Kate Towne shares her family's strategy for praying the Rosary with children.
October 7 is the feast of Our Lady of the Rosary, and the entire month of October is dedicated to the Rosary as well. As I told my boys just the other day, the Rosary is a weapon — that’s how powerful it is! In fact, during his Wednesday audience on the feast of Our Lady of the Rosary, Pope Francis called the Rosary “a weapon that protects us from evil and temptation.”
Since becoming a mother, I’ve really tried to incorporatethe Rosary into our daily family life — it gives me a great deal of comfort to think of my boys being given this tool that will help them always, through any crisis and in any circumstance. However, I’m sure that anyone who has tried to pray a family Rosary with small children knows that it can be one of the worst things ever. Though of course we know the graces are abundant, it’s more like the graces you get from a pilgrimage where you miss the plane and your luggage doesn’t arrive and your shoes give you blisters and you spend the whole first day on your pilgrimage jet-lagged and throwing up, and the rest of it with a roommate you don’t get along with, and less like the graces you receive on a retreat where you have your own room and lots of lovely quiet prayer time and everything and everyone is serene and respectful and you can really feel the holiness of heaven washing over you.
I’ve tried many things over the years to make it easier to pray the Rosary together and easier to keep up with (the latter follows the former for us, for sure), and we’ve had a fair amount of success with these things:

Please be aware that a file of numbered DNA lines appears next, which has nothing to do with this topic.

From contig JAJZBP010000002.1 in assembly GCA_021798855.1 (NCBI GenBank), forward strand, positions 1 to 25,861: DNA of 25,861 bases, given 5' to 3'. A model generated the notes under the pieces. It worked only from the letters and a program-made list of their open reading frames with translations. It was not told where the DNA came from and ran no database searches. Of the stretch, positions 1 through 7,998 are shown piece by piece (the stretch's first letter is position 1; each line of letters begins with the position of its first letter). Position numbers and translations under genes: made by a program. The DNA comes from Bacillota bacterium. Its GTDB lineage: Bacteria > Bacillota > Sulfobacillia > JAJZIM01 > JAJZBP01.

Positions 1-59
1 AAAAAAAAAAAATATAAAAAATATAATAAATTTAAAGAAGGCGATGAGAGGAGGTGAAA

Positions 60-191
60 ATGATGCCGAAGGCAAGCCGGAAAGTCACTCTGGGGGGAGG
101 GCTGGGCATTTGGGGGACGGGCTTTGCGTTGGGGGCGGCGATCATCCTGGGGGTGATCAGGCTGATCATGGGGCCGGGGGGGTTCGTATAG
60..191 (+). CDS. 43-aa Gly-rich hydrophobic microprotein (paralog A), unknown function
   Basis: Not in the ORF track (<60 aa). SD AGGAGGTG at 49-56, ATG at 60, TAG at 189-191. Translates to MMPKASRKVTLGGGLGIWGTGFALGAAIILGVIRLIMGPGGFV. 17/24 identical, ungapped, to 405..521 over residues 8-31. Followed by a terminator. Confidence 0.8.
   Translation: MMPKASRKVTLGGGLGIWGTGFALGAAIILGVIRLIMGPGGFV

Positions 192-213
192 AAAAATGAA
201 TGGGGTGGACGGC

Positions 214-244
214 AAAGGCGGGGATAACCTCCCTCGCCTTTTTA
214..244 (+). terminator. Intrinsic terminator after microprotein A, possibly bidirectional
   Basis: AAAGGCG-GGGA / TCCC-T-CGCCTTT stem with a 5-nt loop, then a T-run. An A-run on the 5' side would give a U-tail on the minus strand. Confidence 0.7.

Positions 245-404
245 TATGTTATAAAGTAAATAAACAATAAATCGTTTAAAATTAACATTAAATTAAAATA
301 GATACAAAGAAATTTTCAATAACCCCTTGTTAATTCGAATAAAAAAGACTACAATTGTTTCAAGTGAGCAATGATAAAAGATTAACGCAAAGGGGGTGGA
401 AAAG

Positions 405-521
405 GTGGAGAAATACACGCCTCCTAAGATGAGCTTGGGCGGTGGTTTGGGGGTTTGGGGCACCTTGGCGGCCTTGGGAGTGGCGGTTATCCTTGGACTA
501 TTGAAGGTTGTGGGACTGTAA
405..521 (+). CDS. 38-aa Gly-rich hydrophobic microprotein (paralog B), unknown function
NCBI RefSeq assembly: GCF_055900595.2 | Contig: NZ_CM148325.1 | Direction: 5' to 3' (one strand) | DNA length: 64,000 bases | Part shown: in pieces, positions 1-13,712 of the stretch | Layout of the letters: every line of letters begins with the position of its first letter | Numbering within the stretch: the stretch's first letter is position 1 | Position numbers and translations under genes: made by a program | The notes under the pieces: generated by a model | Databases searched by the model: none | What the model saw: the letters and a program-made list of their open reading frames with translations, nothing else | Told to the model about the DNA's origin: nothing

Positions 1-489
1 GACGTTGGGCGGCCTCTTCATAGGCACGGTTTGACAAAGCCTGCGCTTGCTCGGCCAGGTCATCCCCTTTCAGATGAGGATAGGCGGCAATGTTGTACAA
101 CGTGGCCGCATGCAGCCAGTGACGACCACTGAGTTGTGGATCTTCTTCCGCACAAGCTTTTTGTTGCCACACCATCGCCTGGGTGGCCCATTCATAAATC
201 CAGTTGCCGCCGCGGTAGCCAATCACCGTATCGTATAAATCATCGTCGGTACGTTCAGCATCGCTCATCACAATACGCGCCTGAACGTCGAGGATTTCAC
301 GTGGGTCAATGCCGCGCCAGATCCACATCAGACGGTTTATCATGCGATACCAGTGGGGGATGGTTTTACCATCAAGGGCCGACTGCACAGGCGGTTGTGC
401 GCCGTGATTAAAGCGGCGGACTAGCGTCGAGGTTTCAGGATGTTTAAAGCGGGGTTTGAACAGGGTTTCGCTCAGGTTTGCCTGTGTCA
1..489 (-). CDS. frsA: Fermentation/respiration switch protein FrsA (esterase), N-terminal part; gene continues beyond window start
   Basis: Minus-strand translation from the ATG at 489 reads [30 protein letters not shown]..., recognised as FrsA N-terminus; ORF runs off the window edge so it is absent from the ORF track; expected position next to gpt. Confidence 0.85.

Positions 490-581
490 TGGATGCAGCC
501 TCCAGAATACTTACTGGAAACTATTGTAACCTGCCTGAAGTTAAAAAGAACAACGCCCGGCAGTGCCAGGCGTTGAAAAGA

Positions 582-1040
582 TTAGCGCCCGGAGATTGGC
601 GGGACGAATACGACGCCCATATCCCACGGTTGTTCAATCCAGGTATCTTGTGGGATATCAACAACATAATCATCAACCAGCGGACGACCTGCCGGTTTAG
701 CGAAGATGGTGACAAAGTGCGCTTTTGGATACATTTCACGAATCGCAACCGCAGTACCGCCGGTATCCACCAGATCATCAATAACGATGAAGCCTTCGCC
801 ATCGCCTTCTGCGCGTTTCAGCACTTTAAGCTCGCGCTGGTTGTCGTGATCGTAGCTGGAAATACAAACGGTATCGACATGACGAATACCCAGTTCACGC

Find the best location and circumstances
After trying many other ways, the very best way I’ve found of praying the family Rosary without losing my mind is to pray it while taking a ride in the van. This is the best advice I can give about making the family Rosary doable.
My children have assigned seats in the van, carefully considered so as to reduce the possibility of conflict. Their seat belts prevent a good amount of “getting in each other’s business and space.” The passing scenery provides a nice distraction (especially since we usually go after dinner—we’ve seen some amazing sunsets on our Rosary rides) and being out of the house helps everyone feel refreshed (especially if we’ve been mostly inside all day).
Give the children a role
Whether in the van or at home, we also have each child lead one decade of the Rosary, which helps keep them focused on the Rosary and is the best way for them to learn how to pray it. As each child gets to about kindergarten age, I offer them the opportunity to lead a decade. It has taken some of them longer than others to feel comfortable with it, but currently all my children but the baby are up to leading a decade — since there are six of them, each night we skip one of them (I go in age order); if there are any missing, then my husband or I fill in.
Pick a time that works and try to stick to it
Another thing that’s really helped me make sure the Rosary gets done is not waiting for a time when everyone can make it (within reason). In the past, one of the reasons we might not get the Rosary prayed is because I was waiting for everyone to get home from their various evening activities, which didn’t always work with dinner and bedtimes. Since school started last month, I’ve set 5:30 as Rosary time, no matter who’s home. My ideal is for us to say it together, but praying it in un-ideal circumstances (and less-than-perfectly) is absolutely better than not praying it at all.
In his October 7 audience, Pope Francis noted, “In her apparitions, Our Lady often exhorted the recitation of the Rosary, especially in the face of looming threats to the world … Even today, in this time of the pandemic, it is necessary to hold the Rosary in our hands and pray for us, our loved ones and all people.”
If you don’t already do so, consider trying to work the Rosary into your daily routine! (Visit USCCB.org for more information on praying the Rosary.)
I’d love to hear any tips and tricks you have with how to say the Rosary with small children!
Copyright 2020 Kate Towne
Image: copyright 2019 Holy Cross Family Ministries, all rights reserved
About the Author
Kate is a writer, wife to a really good man, and mama to their seven boys ages 1 to 15. She shares her thoughts on Catholic baby naming at Sancta Nomina, and her first book, Catholic Baby Names for Girls and Boys: Over 250 Ways to Honor Our Lady (Marian Press, 2018) can be found at ShopMercy.org and Amazon.